On the side of “Happy Holidays” you have people and businesses who are trying to appeal to the greatest number of customers. On the side of those who take offense to “Happy holidays” and prefer “Merry Christmas”, you have Christians who feel that “Happy Holidays” is an attack on their beliefs. Some on the “Merry Christmas” side have even gone so far as to call for a boycott of businesses that say “Happy Holidays” as opposed to “Merry Christmas.” I’m not sure about your locale, but you can often find people driving around with the following “Keep Christ in Christmas” car magnets.

It should come as no surprise that I feel that the “Merry Christmas” crowd is acting like a bunch of angry children. Let’s examine the rationale behind why a person might say “Happy holidays” or “Merry Christmas” :

The idea behind “Happy holidays” is simple. There are several holidays celebrated  in the month of December. Since it is not easy to tell just by looking at someone what their religion is, it is a polite way of saying “I wish you well in whichever of the several holidays you will be observing.” It’s nice, it covers everybody, and doesn’t discriminate.

Now, for the “Merry Christmas” people who take offense to “Happy Holidays” their reasoning is some flavor of the following reasons:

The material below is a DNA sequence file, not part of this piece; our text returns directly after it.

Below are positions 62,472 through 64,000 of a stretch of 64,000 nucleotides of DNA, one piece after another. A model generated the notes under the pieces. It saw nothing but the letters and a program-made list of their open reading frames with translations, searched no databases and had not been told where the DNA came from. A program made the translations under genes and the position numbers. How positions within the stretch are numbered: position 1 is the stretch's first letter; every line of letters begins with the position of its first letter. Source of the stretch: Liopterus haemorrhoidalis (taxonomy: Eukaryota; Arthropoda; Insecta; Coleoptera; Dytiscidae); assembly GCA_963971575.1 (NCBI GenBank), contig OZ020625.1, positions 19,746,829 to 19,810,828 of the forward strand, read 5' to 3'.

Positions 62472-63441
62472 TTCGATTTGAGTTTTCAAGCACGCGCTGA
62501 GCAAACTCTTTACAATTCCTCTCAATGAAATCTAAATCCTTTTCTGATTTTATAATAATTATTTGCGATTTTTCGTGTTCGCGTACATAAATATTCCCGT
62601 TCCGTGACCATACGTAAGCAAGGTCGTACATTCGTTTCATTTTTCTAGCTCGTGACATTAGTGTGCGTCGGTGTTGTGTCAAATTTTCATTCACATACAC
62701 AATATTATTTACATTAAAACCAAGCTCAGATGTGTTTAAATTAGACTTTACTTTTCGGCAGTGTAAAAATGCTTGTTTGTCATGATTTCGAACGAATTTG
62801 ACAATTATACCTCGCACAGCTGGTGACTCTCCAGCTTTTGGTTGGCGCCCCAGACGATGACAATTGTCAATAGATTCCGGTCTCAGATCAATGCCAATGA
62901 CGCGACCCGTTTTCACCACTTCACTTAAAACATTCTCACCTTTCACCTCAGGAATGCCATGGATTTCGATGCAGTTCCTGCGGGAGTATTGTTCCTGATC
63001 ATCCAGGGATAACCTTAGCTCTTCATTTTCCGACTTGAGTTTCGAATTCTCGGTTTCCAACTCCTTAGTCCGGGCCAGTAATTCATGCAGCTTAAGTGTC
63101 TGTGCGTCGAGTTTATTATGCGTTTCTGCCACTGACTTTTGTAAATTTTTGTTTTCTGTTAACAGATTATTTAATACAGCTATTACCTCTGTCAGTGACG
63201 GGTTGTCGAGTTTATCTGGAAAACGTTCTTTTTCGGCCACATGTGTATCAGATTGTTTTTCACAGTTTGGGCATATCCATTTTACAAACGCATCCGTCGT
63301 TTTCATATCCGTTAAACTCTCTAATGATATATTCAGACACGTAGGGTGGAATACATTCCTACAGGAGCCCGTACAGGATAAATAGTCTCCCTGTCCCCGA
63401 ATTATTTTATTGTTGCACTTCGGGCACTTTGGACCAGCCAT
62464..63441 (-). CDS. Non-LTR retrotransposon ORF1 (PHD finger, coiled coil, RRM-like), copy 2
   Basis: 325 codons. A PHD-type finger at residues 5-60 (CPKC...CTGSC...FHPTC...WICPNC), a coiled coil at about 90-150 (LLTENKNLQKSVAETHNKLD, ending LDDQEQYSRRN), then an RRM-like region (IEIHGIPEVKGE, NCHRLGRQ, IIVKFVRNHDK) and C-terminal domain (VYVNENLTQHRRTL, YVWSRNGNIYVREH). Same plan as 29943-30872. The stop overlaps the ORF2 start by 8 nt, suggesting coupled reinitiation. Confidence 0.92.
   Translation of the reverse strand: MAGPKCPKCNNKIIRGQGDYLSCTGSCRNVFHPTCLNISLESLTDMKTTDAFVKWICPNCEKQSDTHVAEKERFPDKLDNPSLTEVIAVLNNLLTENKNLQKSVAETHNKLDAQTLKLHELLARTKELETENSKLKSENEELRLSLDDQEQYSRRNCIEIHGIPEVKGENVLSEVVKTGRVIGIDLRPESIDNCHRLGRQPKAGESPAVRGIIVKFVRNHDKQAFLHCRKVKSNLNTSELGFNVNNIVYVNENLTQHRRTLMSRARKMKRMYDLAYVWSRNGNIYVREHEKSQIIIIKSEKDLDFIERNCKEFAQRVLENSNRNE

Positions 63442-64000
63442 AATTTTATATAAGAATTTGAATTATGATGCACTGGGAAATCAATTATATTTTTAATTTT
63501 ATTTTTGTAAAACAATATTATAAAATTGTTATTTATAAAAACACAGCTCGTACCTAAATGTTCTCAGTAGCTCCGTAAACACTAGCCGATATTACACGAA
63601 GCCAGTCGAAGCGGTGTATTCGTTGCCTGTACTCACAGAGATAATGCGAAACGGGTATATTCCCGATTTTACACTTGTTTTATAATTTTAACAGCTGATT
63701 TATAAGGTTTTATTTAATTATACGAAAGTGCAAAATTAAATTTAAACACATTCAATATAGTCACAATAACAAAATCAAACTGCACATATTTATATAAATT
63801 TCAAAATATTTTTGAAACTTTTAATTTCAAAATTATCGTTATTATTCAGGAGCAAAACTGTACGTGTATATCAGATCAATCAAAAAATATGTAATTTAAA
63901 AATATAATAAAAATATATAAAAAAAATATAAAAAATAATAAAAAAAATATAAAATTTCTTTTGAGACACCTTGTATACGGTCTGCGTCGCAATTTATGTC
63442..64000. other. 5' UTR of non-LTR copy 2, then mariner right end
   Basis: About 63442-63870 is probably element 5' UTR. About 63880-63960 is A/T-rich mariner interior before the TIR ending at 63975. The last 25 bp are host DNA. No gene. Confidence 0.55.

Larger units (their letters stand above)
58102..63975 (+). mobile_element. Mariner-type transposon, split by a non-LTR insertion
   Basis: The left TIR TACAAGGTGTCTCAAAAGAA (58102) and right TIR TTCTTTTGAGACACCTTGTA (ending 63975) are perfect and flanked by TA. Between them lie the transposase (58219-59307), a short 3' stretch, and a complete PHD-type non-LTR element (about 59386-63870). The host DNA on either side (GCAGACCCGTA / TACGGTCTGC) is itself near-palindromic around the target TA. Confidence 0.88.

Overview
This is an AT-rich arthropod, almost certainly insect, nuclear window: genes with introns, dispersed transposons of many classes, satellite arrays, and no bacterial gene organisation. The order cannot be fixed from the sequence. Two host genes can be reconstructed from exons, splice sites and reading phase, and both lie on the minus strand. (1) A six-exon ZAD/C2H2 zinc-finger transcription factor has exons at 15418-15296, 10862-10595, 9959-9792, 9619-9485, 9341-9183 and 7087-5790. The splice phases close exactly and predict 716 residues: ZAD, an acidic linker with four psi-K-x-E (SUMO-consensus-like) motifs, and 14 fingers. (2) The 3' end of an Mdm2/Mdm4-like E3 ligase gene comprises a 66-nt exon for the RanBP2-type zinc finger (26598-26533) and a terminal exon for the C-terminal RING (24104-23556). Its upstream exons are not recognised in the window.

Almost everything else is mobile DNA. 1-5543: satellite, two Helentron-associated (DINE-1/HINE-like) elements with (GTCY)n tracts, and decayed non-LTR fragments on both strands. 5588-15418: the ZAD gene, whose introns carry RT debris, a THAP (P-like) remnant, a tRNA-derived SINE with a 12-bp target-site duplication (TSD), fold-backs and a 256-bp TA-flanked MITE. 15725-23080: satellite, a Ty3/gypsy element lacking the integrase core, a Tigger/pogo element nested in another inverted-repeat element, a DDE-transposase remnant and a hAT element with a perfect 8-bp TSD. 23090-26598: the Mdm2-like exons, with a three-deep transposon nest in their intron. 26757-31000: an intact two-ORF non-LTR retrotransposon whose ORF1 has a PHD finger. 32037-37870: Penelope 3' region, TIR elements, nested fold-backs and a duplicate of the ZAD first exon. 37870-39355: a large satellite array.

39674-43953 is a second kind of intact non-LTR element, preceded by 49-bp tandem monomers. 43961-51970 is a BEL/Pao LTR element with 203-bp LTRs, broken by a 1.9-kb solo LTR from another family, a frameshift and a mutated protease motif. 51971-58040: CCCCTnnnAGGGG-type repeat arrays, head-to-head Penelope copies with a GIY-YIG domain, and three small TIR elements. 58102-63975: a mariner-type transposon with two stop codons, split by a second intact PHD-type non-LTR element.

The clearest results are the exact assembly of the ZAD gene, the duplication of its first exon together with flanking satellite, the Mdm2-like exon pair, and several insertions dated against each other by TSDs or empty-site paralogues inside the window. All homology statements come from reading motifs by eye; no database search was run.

I celebrate Christmas, therefore my holiday is the only holiday that really matters.

This is my country, founded on my religion, and everyone else should bow down to the superiority of MY holiday.

You can have your little Hanukkah, or Solstice, or whatever, but normal people like ME celebrate CHRISTmas!

To say “Happy Holidays” is to spit in the face of that majority’s cultural tradition! It’s an attack on my religious freedom [read as: freedom to oppress, marginalize, and belittle those of different faiths]!”

Now someone who takes offense to “Happy Holidays”  might not hold every aspect of the above self-righteous rage, but their reasoning ultimately stems from one of the above mentioned examples.

When someone takes offense to “Happy Holidays” or any other attempt to include others of differing viewpoints in the seasonal celebrations, they truly are acting like a spoiled child throwing a temper-tantrum. I’m sorry if you feel uncomfortable by the existence of people with differing views. I’m sorry if you can’t stand the thought that your holiday might not be superior to, and deserving deference from, all the other holidays going on during this season.

Grow up.

What will it take?

17 Dec

Wow, NDAA and SOPA in one week. 220 years to the day after the ratification of the bill of rights, the NDAA passed congress and is now on it’s way to the white house where Obama has said that he will NOT veto the bill. What’s the big deal? Indefinate detention of Americans SUSPECTED of being terrorists. Suspected, not “proven guilty in a court of law.” If the government doesn’t like you, all they have to do is say the “suspect” you of being a terrorist and you’re GONE!